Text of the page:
Short-term rentals: Brome Lake bylaws back to the drawing board

By Ruby Irene Pratka Local - Journalism Initiative
Short-term rentals: Brome Lake bylaws back to the drawing board

The Town of Brome Lake is launching a public consultation process to revise its proposed short-term rental bylaws after more than 300 residents signed a register calling for them to be subjected to a referendum.

The proposed bylaws, tabled in March, would have allowed people to rent out primary or secondary residences on sites such as AirBnB and Vrbo anywhere in town, provided they obtained permits from the Town of Brome Lake and the Corporation de l’industrie touristique du Québec and respected certain conditions. Under normal circumstances, 430 signatures on the register would have been needed to force a referendum, but the town chose to lower that requirement to 215, and 373 people ultimately signed, according to pro-mayor Lee Patterson, who is the town council’s point person on urban planning.

Instead of moving forward with a referendum, the town will now put together a consultative committee, chaired by Patterson and made up of town staff, residents on both sides of the issue from different sectors of the town, and elected officials. The committee will be tasked with developing a more broadly acceptable bylaw which Patterson hopes will be passed by March 2023, when new provincial regulations come into force.

Although several written and in- person public consultations were held in early 2022, Patterson said, “in hindsight, we could have done a better job of explaining” the implications of the policy change. “If it’s not getting social acceptance, we don’t want to push it down people’s throats,” he added. “We don’t seem to be that far apart – there are just small grey zones people would like to clarify with regard to noise, permits and taxation.”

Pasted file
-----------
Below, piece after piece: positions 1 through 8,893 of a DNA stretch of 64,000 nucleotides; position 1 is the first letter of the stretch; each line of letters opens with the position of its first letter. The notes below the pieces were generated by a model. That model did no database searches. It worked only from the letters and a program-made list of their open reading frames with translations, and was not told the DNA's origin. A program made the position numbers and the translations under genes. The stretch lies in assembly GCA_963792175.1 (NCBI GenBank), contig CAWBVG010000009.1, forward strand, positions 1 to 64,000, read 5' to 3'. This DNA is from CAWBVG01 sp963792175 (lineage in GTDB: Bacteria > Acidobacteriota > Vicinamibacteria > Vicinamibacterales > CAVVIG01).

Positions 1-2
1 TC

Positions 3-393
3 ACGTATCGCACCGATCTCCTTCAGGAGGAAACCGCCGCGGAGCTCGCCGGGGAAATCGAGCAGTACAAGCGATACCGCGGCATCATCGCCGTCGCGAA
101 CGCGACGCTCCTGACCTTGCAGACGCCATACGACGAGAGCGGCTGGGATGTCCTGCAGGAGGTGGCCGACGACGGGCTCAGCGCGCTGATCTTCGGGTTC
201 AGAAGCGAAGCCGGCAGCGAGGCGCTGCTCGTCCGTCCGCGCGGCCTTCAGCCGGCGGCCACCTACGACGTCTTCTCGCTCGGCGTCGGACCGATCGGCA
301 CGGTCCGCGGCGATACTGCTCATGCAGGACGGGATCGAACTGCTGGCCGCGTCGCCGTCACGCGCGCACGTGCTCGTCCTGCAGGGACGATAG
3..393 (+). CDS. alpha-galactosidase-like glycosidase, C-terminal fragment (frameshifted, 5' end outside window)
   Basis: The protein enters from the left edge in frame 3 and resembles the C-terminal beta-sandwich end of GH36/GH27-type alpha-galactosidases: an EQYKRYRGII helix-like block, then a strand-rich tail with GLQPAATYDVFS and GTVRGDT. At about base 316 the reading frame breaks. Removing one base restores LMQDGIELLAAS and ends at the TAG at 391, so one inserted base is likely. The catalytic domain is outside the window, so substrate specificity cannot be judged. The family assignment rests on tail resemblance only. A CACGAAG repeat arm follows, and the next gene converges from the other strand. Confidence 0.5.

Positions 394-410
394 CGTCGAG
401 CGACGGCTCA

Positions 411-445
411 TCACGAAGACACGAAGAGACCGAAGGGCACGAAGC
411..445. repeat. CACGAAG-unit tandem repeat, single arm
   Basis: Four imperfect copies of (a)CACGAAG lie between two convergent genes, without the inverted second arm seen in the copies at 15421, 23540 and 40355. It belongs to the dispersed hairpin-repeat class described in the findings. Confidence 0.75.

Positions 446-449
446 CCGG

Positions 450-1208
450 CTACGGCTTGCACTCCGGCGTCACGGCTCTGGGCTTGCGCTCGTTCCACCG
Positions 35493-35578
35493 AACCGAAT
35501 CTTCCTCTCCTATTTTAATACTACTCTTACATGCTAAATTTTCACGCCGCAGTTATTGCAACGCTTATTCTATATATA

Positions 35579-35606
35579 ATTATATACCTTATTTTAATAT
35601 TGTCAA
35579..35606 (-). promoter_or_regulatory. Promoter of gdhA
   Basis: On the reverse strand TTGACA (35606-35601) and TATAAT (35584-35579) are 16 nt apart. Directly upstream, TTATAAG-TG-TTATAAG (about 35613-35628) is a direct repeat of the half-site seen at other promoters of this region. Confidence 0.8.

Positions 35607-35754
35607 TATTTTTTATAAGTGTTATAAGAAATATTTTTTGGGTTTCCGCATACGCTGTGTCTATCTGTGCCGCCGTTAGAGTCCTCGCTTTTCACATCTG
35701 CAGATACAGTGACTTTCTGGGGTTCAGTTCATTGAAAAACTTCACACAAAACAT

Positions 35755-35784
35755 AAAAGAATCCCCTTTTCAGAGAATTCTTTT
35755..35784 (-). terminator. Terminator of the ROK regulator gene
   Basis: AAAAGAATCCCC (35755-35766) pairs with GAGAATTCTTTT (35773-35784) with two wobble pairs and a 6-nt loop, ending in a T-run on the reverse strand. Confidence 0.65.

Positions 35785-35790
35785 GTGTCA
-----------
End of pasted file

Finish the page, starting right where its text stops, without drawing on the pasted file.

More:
Benoit Bourgon is a cofounder of Vigilance Lac-Brome, a citizens’ group concerned about short-term rentals Vigilance Lac-Brome had encouraged residents to sign the register to show that they were unsatisfied with the bylaws as proposed. Bourgon hopes members of the group will be appointed to the committee.

“This [creation of a committee] suits us well – it’s what we wanted from the beginning,” he said.

Bourgon said that allowing short- term rentals everywhere in the town would be “disastrous,” potentially exacerbating a shortage of affordable housing and leading to noise complaints and other inconveniences.

“The employers are all hiring, but the employees can’t find apartments because they’ve all been rented on AirBnB or Vrbo,” Bourgon said. “Also, in a lot of instances, people rent AirBnBs for three people and come in large groups…and there’s no way to police that.”

“We would like to see AirBnB banned throughout the city except for specific targeted areas,” said Bourgon, citing the example of Magog, which limited short- term rentals to certain zones earlier this year. Patterson has said that Brome Lake’s division into dozens of small zones would make that complicated.

Patterson hopes the committee will be able to meet in the fall and make recommendations to the town council so that a new bylaw can be tabled in early 2023.

Brome Lake residents interested in serving on the committee can email

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